Getty Museum's statue transfer ends Italy dispute

The love goddess Aphrodite is going home to Italy after the new year, stronger and more stable than she has been in 2,500 years.

The statue, being returned to Sicily as part of Italy's decade-old campaign to retrieve antiquities it says were illegally brought to California, will be the last of 40 artifacts the J. Paul Getty Museum agreed to turn over.

Sebastiano Missineo, the minister of culture from Sicily, visited the Getty Villa in Malibu on Monday and viewed the statue.

The statue will be on display at the Getty Villa for one more week, acting Getty director David Bomford said at a tea for Missineo Monday.

The Getty has built a seismic wave isolator for Aphrodite that will protect her in the earthquake-prone Sicilian region, he said.

For the trip, the statue will be dismantled and shipped with the isolator to Aidone, Sicily.

"We are organizing the opening day for the last days of March," Missineo said. "We are working on a project for a new site for this statue at the museum. That site will be ready in a few years. This is a very good occasion not just for Aidone, but Sicily too."

Missineo also viewed the marble Agrigento Youth, a statue loaned to the Getty in exchange for an earthquake base.

Both sides say the discord caused during Italy's antiquities hunt has spawned a new era of cooperation and reciprocation between the Getty and Sicily.

Several collaborative efforts, including object conservation, earthquake protection of collections, exhibitions, scholarly research and conferences, are planned.

The Getty has always denied knowingly buying illegally obtained objects, and the deal that former Getty Director Michael Brand signed with Italy in 2007 includes no admission of guilt.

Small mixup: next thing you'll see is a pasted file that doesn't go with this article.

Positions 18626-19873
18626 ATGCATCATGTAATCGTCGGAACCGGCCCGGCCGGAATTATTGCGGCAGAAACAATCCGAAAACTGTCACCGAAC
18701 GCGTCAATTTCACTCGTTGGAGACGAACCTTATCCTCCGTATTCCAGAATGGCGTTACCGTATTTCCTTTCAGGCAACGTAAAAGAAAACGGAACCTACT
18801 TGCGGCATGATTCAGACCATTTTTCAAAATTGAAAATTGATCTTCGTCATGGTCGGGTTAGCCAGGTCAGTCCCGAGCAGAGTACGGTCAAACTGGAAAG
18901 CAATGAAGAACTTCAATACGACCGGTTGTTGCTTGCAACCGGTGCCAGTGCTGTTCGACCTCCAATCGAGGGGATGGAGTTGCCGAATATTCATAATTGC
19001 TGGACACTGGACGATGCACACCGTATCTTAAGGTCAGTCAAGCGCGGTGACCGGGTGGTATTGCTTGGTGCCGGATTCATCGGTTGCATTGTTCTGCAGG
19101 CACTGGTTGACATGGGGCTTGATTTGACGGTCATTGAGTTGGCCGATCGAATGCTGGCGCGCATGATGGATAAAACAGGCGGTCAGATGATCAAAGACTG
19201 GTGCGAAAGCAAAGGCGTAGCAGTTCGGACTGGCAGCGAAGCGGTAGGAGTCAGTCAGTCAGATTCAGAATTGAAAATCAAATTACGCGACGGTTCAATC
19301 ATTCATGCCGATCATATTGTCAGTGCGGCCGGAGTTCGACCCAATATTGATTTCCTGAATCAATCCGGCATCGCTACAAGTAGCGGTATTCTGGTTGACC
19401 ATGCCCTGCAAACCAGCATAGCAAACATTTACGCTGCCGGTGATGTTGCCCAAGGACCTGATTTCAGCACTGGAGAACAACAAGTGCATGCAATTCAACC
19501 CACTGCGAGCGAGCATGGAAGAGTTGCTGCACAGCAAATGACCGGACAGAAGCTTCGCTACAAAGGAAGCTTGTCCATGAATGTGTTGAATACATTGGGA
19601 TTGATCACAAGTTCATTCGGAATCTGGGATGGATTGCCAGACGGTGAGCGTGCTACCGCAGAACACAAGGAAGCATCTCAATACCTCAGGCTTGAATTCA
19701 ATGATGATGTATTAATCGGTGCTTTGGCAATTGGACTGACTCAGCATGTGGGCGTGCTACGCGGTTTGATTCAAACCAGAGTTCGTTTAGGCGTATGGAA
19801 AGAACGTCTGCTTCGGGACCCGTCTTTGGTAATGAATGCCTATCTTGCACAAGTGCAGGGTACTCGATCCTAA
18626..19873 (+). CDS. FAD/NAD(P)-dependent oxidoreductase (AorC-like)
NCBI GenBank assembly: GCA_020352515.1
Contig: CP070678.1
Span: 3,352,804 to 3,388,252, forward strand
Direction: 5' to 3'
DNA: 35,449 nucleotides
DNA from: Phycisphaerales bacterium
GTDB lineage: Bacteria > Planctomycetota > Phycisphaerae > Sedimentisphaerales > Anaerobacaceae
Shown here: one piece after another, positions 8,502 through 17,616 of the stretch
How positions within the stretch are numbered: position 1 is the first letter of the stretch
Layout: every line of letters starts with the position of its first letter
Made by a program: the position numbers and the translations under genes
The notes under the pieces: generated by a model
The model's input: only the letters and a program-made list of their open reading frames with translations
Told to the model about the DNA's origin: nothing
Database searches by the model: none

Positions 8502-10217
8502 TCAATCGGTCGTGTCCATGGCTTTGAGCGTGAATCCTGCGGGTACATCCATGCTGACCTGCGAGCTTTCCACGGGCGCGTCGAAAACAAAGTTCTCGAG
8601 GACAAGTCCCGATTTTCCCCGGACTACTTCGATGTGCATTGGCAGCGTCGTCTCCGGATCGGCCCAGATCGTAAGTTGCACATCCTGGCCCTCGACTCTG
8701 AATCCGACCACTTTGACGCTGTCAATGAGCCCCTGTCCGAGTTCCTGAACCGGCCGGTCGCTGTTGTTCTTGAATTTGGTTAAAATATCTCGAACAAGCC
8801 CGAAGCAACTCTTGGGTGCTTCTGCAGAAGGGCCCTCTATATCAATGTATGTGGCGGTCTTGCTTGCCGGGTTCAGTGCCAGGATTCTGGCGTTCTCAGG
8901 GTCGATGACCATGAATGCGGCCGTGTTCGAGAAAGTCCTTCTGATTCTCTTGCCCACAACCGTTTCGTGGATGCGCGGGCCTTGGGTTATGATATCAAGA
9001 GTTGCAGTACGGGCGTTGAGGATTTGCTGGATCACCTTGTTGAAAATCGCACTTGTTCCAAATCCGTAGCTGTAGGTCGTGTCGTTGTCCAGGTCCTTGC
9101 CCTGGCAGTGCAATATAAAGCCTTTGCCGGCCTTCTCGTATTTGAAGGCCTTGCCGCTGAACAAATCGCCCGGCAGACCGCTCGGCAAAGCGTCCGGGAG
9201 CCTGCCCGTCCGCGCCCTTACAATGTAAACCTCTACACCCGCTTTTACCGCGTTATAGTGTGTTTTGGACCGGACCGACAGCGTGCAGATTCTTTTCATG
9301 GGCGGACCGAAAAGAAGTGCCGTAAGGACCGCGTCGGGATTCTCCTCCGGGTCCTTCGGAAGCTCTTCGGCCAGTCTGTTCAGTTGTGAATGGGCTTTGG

Even the 6-year-old case against former Getty antiquities curator Marion True went away in October when a judge in Rome ruled the statute of limitations in her case had run out. She had been accused of knowingly acquiring looted art from Italy.

Only American art dealer Robert Hecht, 91, remains on trial. There is a nine year statute of limitations on his alleged crimes, but it expires next summer.

Dozens of Roman, Greek and Etruscan artifacts have been returned to Italy from museums and private collections as a result of the campaign.

Besides Aphrodite, one of the most prestigious targets in Italy's search was a 2,500-year-old vase by Greek artist Euphronius returned by the Metropolitan Museum in New York.

Italy's Culture Ministry also said 10 artifacts were returned in 2008 by New York philanthropist Shelby White from her private collection.

Associated Press videographer John Mone contributed to this report.

© 2010 The Associated Press.

More in Arts

Comments

blog comments powered by Disqus